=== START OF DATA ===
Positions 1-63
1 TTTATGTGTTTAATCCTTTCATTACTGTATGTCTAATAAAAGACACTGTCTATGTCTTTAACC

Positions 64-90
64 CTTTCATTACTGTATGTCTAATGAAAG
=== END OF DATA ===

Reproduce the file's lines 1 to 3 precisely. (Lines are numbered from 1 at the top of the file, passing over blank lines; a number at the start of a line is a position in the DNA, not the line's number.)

Positions 1-63
1 TTTATGTGTTTAATCCTTTCATTACTGTATGTCTAATAAAAGACACTGTCTATGTCTTTAACC

Positions 64-90